O6-methylguanine-DNA methyltransferase in equine sarcoids: molecular and epigenetic analysis
1 Department of Pathology and Animal health, University of Naples Federico II, Via Veterinaria, 1-80137, Napoli, Italy
2 Institute for Animal Production System in Mediterranean Environment, National Research Council, Via Argine, 1085 80147, Naples, Italy
3 Institute of Genetic and Biophysics ABT, National Research Council, Via P.Castellino 111, 80131, Naples, Italy
4 IRCCS Neuromed, Pozzilli, Italy
Citation and License
BMC Veterinary Research 2012, 8:218 doi:10.1186/1746-6148-8-218Published: 10 November 2012
Bovine papillomaviruses (BPVs) types 1 and 2 are the only known papillomaviruses able to jump the species. In fact, BPVs 1/2 induce neoplasia in their natural bovine host but infection is also associated to neoplastic skin lesions in equids termed sarcoids. The equine sarcoid is considered to be the most common equine cutaneous tumour worldwide for which no effective therapy is available. Very little is known about the molecular mechanisms underlying tumourigenesis, although genes contributing to sarcoid development have been identified. Several studies associate the development of cancer to the loss of function of a number of oncosuppressor genes. In this study the putative role of O6-methylguanine-DNA methyltrasferase (MGMT) was investigated for sarcoids. The expression of the oncosuppressor protein was assessed in normal and sarcoid cells and tissues. In addition, the DNA methylation profile was analysed to assess the role of epigenetic mechanism in regulation of MGMT expression.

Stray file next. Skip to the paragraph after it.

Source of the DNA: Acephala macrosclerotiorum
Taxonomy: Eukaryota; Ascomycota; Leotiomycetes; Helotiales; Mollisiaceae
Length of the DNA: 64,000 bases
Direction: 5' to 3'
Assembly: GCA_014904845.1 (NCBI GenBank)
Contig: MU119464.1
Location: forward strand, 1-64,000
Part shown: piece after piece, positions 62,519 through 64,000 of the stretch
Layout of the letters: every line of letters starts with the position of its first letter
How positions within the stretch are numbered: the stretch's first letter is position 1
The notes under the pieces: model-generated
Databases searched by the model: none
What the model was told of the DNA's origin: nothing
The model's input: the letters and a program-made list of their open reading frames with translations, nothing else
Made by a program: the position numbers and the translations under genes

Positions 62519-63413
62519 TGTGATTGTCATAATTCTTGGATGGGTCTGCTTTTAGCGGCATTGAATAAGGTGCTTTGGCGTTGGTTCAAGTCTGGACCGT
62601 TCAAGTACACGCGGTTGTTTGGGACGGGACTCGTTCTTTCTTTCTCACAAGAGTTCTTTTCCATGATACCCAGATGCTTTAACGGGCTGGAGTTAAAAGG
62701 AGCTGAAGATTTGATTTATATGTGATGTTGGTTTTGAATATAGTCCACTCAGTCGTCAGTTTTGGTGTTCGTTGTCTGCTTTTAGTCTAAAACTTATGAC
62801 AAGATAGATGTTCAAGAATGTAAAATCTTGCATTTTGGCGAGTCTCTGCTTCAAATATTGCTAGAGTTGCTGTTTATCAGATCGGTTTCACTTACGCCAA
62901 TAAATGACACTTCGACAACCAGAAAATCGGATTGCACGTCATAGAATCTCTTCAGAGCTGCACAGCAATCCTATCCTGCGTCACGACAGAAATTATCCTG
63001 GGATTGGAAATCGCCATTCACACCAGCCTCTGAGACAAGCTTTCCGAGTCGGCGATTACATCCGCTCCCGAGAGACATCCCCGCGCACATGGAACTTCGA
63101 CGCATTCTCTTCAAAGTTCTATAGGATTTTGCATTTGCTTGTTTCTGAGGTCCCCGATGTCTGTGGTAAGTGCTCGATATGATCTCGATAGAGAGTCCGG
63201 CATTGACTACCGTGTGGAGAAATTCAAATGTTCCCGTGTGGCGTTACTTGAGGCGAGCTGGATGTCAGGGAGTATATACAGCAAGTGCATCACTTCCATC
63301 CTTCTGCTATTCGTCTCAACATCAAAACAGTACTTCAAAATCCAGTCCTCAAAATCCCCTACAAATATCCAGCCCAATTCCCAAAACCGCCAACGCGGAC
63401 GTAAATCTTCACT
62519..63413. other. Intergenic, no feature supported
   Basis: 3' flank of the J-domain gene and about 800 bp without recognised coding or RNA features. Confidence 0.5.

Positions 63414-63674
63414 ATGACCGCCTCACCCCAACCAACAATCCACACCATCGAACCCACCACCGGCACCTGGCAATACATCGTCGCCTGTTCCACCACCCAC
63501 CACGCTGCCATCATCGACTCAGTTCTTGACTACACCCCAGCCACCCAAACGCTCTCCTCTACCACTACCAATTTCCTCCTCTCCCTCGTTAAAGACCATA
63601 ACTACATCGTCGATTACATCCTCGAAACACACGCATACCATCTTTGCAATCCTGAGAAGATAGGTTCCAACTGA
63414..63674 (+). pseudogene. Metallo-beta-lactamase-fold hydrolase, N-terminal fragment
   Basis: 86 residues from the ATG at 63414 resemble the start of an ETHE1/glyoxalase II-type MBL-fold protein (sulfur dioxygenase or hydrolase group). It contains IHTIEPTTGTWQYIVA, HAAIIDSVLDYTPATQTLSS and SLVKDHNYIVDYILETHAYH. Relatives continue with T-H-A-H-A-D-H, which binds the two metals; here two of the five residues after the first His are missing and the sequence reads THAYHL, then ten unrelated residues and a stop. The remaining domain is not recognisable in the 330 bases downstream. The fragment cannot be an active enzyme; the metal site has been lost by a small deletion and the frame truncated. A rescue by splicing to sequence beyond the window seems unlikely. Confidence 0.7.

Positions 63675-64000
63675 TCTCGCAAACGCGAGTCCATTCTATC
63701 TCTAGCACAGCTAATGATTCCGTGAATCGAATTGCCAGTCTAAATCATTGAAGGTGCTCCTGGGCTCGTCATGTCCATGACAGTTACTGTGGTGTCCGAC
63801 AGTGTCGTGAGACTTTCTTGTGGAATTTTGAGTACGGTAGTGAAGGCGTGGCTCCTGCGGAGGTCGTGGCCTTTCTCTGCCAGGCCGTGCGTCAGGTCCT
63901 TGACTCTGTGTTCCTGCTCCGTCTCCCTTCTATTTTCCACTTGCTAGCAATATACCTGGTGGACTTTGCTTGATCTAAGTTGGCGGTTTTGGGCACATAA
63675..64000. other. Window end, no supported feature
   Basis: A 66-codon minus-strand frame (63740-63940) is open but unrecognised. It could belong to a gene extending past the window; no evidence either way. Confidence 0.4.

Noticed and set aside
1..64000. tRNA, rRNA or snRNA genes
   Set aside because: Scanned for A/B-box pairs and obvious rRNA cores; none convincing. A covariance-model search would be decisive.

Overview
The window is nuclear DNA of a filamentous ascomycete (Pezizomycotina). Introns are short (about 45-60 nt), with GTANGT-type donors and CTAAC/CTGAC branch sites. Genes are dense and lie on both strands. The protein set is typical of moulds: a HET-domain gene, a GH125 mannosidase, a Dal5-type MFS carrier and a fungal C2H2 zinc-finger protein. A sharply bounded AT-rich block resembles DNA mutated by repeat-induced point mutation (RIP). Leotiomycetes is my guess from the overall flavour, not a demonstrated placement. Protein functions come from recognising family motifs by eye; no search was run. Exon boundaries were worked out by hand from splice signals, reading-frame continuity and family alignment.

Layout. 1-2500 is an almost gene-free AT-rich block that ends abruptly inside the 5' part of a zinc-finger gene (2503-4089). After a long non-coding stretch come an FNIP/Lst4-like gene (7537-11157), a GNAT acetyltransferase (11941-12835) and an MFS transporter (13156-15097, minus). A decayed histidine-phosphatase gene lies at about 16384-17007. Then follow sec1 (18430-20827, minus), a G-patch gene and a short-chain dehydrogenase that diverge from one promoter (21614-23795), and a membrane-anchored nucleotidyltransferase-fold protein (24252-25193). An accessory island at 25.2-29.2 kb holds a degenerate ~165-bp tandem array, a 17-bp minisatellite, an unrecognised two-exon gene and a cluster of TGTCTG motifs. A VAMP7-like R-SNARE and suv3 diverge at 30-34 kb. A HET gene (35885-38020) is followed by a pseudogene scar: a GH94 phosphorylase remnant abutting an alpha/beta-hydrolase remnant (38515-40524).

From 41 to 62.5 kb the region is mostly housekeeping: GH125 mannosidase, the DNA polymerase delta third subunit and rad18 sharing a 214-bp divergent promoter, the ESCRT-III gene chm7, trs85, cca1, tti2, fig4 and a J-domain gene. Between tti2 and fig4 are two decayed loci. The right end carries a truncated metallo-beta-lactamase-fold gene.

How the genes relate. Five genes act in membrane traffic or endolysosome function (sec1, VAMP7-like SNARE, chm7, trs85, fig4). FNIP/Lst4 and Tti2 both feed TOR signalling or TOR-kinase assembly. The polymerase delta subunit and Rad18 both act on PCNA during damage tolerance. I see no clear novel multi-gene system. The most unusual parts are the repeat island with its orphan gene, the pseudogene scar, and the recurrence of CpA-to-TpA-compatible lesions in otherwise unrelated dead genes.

A group of 15 equine sarcoids and two primary sarcoid cell lines (fibroblasts) were analyzed for the expression of MGMT protein by immunohistochemistry, immunofluorescence and Western blotting techniques. The sarcoid cell line EqSO4b and the tumour samples showed a reduction or absence of MGMT expression. To investigate the causes of deregulated MGMT expression, ten samples were analyzed for the DNA methylation profile of the CpG island associated to the MGMT promoter. The analysis of 73 CpGs encompassing the region of interest showed in 1 out of 10 (10%) sarcoids a pronouncedly altered methylation profile when compared to the control epidermal sample. Similarily the EqSO4b cell line showed an altered MGMT methylation pattern in comparison to normal fibroblasts.
As previously demonstrated for the oncosuppressor gene FHIT, analysis of MGMT expression in sarcoid tissues and a sarcoid-derived fibroblast cell line further suggests that oncosuppressor silencing may be also involved in BPV-induced equine tumours. Abnormal DNA methylation seems to be one of the possible molecular mechanisms involved in the alteration of MGMT expression. Further studies are required to address other basic molecular mechanisms involved in reduced MGMT expression. This study underlines the possible role of DNA methylation in oncosuppressor inactivation in equine sarcoids.